Top 10: Film car chases
Everyone loves a good car chase. Well we do anyway. If anything, that's the only thing lacking in Love Actually which would otherwise be the perfect film. So rather than sit here arguing over the best car chases in films, we've decided to put together our favourite top 10. With a mix of old and new, here’s our list in no particular order. Oh and be prepared for no Smokey and the Bandit. Yes, we know....
We had to start here. Rather than being filmed by second units, as was tradition in 1968, director Peter Yates insisted on filming himself, partly because he knew that Steve McQueen would be performing a lot of the stunts.
The 10 minute car chase took three weeks to film and saw the 1968 Ford Mustang 390 GT 2+2 Fastback and 1968 Dodge Charger 440 Magnum reach speeds of over 110mph. Oh, and Bullitt’s reverse burnout during the scene wasn’t in the script – McQueen has mistakenly missed the turn.
Gone In 60 Seconds (1974)
Don't panic. Not the rubbish Nicholas Cage version but the superb original from 1974. It's perhaps not the most stylish of car chases, but this high-speed hunt results in the finale of cinemas' longest ever car chase with the immense destruction of 93 vehicles in over 40 minutes.
Surprisingly not all the onlookers were extras, and not all the accidents were staged. In fact filming had to stop while HB Halicki, who wrote, directed, produced and starred in it alongside a Ford Mustang, recovered from crashing into a telegraph pole.
The Driver (1978)
A film that’s about an achingly cool guy who drives getaway cars in robberies and has exceptional talent that prevents him from being caught – it had to make our top 10.
The film’s best chase sequence involved a 1976 Pontiac Trans Am and a 1977 Chevrolet Stepside pickup. At just over eight minutes long its car chase hedonism at its best. Astonishingly that orange Mercedes that was destroyed in an underground car part sold, in its damaged state, for over £8m.
The Bourne Identity (2002)
Five different Mini Coopers were used in the one of the most memorable scenes in The Bourne Identity, and only one of them was left when filming wrapped.
A star of another wonderfully tense chase scene in the classic 1969 film The Italian Job – it’s a delight to see Matt Damon take advantage of the car’s small size as he frantically steers it at high speeds through narrow alleyways, across sidewalks, down steps and up one-way streets the wrong way.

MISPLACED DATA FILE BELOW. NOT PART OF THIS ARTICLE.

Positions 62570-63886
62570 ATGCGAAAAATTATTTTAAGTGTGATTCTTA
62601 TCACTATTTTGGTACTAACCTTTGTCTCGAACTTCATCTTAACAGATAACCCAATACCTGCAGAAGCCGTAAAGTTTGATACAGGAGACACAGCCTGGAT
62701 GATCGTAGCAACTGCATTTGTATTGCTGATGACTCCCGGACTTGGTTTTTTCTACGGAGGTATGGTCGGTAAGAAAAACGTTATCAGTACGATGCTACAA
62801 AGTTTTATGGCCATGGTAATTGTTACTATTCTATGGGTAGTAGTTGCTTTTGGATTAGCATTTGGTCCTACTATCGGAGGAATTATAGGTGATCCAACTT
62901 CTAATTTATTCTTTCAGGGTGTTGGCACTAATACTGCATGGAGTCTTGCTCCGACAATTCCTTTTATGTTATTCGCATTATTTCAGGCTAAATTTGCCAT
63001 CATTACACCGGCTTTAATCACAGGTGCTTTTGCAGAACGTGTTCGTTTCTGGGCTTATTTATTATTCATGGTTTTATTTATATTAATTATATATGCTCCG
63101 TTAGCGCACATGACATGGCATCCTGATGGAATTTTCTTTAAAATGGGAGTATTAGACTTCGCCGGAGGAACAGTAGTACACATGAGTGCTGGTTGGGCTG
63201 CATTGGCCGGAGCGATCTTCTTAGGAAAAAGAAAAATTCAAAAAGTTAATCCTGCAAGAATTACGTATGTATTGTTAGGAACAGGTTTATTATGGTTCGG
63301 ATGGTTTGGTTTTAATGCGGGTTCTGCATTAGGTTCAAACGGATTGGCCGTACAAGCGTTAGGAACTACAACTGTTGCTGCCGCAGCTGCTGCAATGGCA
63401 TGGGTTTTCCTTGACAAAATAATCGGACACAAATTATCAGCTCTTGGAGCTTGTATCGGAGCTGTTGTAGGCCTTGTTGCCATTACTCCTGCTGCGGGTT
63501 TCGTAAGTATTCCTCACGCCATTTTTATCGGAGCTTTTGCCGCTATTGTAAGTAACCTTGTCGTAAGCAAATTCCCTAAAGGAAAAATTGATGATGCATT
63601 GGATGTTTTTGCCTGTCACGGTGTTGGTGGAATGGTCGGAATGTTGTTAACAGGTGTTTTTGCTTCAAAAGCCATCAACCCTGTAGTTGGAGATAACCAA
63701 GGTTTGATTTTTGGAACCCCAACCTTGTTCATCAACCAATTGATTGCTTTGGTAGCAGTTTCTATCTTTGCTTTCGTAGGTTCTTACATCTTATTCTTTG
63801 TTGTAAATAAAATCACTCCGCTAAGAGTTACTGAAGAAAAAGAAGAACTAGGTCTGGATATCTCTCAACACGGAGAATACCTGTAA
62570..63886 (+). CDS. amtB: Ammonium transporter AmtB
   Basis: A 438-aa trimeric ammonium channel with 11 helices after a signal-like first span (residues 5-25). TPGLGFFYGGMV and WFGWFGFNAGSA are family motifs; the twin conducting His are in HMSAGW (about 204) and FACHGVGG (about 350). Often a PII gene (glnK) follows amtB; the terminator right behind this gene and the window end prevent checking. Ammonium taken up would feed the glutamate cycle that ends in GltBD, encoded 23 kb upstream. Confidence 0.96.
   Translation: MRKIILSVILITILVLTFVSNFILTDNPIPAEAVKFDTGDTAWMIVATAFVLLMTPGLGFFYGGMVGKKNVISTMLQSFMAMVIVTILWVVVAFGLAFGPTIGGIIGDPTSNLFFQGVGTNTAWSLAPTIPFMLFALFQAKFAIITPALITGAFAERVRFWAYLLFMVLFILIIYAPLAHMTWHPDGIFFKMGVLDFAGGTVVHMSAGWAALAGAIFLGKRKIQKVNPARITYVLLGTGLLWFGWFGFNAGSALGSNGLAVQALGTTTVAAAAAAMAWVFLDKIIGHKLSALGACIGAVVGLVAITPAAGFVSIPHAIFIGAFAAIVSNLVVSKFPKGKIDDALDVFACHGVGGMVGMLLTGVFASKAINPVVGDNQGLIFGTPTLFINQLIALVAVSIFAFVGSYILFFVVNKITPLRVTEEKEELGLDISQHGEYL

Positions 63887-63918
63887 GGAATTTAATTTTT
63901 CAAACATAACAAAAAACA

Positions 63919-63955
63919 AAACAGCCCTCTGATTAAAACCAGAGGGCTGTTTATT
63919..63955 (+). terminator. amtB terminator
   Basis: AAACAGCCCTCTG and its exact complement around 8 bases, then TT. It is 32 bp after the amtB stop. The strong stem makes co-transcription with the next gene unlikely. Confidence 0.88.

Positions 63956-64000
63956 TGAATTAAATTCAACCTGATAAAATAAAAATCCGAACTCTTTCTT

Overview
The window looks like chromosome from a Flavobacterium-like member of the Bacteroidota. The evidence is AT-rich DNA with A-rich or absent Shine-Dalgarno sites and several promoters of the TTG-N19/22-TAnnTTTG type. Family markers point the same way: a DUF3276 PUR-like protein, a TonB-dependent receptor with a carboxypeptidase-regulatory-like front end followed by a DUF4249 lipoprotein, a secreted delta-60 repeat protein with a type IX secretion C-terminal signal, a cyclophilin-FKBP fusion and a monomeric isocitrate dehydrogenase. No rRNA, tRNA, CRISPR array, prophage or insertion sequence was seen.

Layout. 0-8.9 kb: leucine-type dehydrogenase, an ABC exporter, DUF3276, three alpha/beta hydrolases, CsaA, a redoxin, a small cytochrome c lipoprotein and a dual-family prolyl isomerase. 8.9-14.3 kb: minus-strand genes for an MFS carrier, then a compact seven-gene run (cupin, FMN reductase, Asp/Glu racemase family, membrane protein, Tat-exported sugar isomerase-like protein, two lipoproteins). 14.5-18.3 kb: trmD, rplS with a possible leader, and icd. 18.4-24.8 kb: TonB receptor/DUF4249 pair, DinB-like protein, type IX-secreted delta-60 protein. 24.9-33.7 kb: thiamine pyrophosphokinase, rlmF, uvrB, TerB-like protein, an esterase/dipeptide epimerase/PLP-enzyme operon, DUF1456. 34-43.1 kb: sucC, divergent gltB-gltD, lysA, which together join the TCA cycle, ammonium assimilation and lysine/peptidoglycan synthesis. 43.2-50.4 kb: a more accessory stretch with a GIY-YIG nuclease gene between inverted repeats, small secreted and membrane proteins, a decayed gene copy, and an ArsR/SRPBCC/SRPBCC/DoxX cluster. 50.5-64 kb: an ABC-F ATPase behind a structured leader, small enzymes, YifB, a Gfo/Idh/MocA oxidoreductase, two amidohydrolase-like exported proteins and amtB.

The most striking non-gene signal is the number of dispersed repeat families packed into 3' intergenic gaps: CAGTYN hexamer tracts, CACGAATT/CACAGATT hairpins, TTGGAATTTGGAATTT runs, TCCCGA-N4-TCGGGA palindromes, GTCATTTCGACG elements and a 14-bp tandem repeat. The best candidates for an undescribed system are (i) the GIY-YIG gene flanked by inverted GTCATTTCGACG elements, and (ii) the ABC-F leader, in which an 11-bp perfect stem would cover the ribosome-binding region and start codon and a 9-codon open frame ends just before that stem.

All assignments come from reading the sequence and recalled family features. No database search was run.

The Man With The Golden Gun (1974)
Did you know that the 360-degree cork-screw jump performed by British stunt driver ‘Bumps’ Willard in the 1974 Bond film, was filmed in just one take?
The barrel roll stunt launched a red 1974 AMC Hornet X Hatchback Special Coupe off of a slanted ramp, causing it to cork-screw mid-air over a narrow river and then land on the other side. Astonishingly, the AMC was moving so fast that the film had to be slowed down for the audience to catch what had happened.
Vanishing Point (1971)
Ignoring the terrible remake again (see Gone In 60 Seconds...), the 1971 original version of Vanishing Point features some of the best stunt-driving in the history of film.
Director Richard Sarafian allowed stunt-driving legend Carey Loftin, renowned for staging immaculate driving sequences, to design the vast majority of the film’s chase sequences. As a result watching Barry Newman as he tackles a bet to drive a 1970 Dodge Challenger R/T from Denver to San Francisco in less than 15 hours is truly mesmerising.
Cannonball Run (1981)
We couldn’t resist. Everyone loves this rubber-burning, cheesy comedy, how could you not? Its effectively one big car chase (loosely) based on a true story that involves beautiful cars such as a Ferrari 308 GTS, Lamborghini Countach and an Aston Martin DB5.
The ambulance driven by Burt Reynolds, a modified Dodge Tradesman was used by Car and Driver editor Brock Yates when he tried to resurrect the famous race in the 1970s, as part of a protest against the onset of 55 mph speeding limits nationwide.
The French Connection (1971)
It was the driving scene in Bullitt that netted Bill Hickman, the baddie who drives the Dodge, the stunt work in The French Connection. Featuring Gene Hackman giving chase in a 1971 Pontiac LeMans as the bad guy attempts a getaway on the elevated train above him, its arguably the best car chase scene in cinematic history.
But it wasn't fully choreographed and nor were there any permits from the city to film. Many of the near collisions in the movie in fact, were actually real.
Mad Max 2: The Road Warrior (1981)
Starring a customised V8 Interceptor, the car chase that concludes Mad Max 2 is both over-the-top and well-conceived. Apparently one of the more spectacular stunts in the film – when a motorcycle-riding raider hits a car rather than flying over it – was actually a serious accident.
And at the end of the chase when a tanker flips over several times it was deemed so dangerous that the stunt driver was instructed not to eat for 12 hours in the likely event that he could be rushed into surgery.
Notorious for featuring some of the most accomplished car chase sequences in modern film, as Robert De Niro's Peugeot 406 pursues Natasha McElhone's BMW 535i at breakneck speed through the middle of Paris.
To look as authentic as possible, director John Frankenheimer (of The French Connection and Grand Prix fame) took on hundreds of stunt-personal and sacrificed quite a few cars. The use of reportage style cinematography really puts the viewer in the driving seat.